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Report: Road Violence Hits Record in First Quarter of 2024

Sixty people died in the first three months of the year, 50 percent more than the first quarter of 2018, which was the safest opening three months of any Vision Zero year.

A crash.

Protected bike lanes have reduced traffic deaths and serious injuries by 18 percent.

New York City Department of Transportation, Vision Zero website

A mayoral administration that has failed to build the legally required protected bike lane mileage for two consecutive years now must confront some hardly shocking news: 60 people died on New York City roadways in the first quarter of 2024 — the most in the first three months of any year since Vision Zero began in 2014.

The gruesome data, crunched by Transportation Alternatives and released on Thursday, reveal that those 60 deaths are 50 percent more than the first quarter of 2018, which was the safest opening three months of any Vision Zero year.

The bloody news is partly driven by an increase in motorist deaths — with 26 drivers or people in vehicles dying, which is 63 percent higher than the average first quarter since Vision Zero started.

“Today’s numbers should be a sobering call to action for the Adams administration,” Transportation Alternatives Executive Director Danny Harris said in a statement. “It is unconscionable that this is the deadliest first quarter under Vision Zero, a whole decade after the program first launched. New Yorkers don't need any more platitudes, they need and deserve real action from their leaders. Every single one of these deaths was preventable, and we need New York City to finally meet the legal mandates of the Streets Plan to save lives. Whether you’re in a car, walking, biking, or taking transit, everyone should be able to survive just traveling throughout the five boroughs."

Harris intentionally put the focus on all modes of transportation, as the report laid out grim numbers beyond the high number of motorists' deaths:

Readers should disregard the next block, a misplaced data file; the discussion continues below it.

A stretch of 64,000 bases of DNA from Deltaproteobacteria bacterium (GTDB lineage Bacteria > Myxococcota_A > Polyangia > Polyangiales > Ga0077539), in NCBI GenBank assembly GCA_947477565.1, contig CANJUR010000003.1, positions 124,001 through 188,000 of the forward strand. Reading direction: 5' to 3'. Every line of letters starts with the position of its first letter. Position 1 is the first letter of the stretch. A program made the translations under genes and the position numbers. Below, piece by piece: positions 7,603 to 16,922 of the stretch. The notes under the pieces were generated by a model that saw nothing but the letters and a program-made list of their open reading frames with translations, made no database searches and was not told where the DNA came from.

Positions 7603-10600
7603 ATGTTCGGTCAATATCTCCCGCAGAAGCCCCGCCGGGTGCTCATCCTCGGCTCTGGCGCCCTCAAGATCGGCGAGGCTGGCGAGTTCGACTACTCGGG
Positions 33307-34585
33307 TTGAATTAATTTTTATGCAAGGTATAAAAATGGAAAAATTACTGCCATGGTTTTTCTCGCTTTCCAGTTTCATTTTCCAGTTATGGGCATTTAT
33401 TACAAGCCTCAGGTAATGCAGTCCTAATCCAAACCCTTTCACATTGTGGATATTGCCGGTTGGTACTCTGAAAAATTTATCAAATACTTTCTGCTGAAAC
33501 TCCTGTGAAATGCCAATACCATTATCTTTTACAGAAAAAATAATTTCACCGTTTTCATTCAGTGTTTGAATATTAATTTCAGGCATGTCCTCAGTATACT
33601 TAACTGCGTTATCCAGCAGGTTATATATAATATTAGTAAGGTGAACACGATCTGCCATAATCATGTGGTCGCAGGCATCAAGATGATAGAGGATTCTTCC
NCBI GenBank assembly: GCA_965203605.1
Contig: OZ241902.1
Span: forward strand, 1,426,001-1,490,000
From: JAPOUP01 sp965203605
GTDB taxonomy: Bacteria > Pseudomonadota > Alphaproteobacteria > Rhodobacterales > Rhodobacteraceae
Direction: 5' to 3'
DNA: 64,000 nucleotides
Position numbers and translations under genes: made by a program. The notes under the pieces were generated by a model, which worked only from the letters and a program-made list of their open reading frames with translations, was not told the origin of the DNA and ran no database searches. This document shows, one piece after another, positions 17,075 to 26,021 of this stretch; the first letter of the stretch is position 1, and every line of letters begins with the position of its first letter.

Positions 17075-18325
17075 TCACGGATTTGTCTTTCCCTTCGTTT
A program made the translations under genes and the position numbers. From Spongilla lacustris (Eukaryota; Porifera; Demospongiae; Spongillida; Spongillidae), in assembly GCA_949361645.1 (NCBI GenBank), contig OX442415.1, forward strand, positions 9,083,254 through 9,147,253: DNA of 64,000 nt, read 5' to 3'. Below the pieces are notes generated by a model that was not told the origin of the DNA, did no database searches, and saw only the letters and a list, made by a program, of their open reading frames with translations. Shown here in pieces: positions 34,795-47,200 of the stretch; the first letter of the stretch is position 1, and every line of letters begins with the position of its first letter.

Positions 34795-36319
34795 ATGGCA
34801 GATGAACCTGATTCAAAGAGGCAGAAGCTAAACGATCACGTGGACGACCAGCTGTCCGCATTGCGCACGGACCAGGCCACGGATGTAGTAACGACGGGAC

• Twice as many bike riders were killed during the first three months of 2024 than during the average Vision Zero first quarter. The only good news is that the numbers were down slightly from the worst first quarter, which was last year, which went on to become the deadliest year for six bike riders since 1999. It's telling that none of the bike riders killed so far this year were in a protected bike lane, and 83 percent were biking on streets without any bike safety infrastructure.
  • In the first quarter of 2024, 21 pedestrians and four cyclists were struck and killed by SUVs and other large vehicles, representing 79 percent of the 34 people killed while walking, biking, or riding mopeds. Zero pedestrians were killed by cyclists or moped riders.
  • The city's failure to clear intersections of parked cars is undermining safety: Of the pedestrians killed at intersections (the most common place), 89 percent of those intersections had no daylighting measures, the report showed. And none of those intersections had physical daylighting to stop drivers from parking all the way to the crosswalk. New York City exempts itself from state law requiring a ban on parking near intersections.

The fatalities come as the Adams administration continues to be criticized by street safety advocates for failing to construct the required mileage of protected bike and bus lanes in its first two years. Under the Streets Plan, the Adams DOT was required in its first two years to build 80 miles of protected bike lane (it built 58.2 miles, or 72 percent of the requirement) and 50 miles of protected bus lanes (it only built 9.6 miles, or 19 percent of the requirement).

Council Speaker Adrienne Adams has called for the DOT to give the Council monthly updates in hopes of getting the agency on track.

It is not as if the Adams administration is doing nothing: The Mayor has promised to daylight at least 1,000 intersections every year. And last year it did build a record number of protected bike lanes, albeit fewer than the 50 miles it was required to build.

“We grieve for the loss of any life on our streets," said agency spokesman Vin Barone. "After 2023, a year that saw near-record-low pedestrian fatalities and record-high production of protected bicycle lanes in New York City, we remain dedicated to our Vision Zero goals. Through a series of ground-breaking interventions around education, enforcement and engineering — including new daylighting at 1,000 intersections citywide — we are continuing that good work and are hopeful that we can reverse the disturbing trends so far this year.”

The agency also pointed out that the 26 motorist fatalities during the first quarter are a bit of a statistical anomaly as five people were killed in a single crash on the Cross Island Parkway on Jan. 1.

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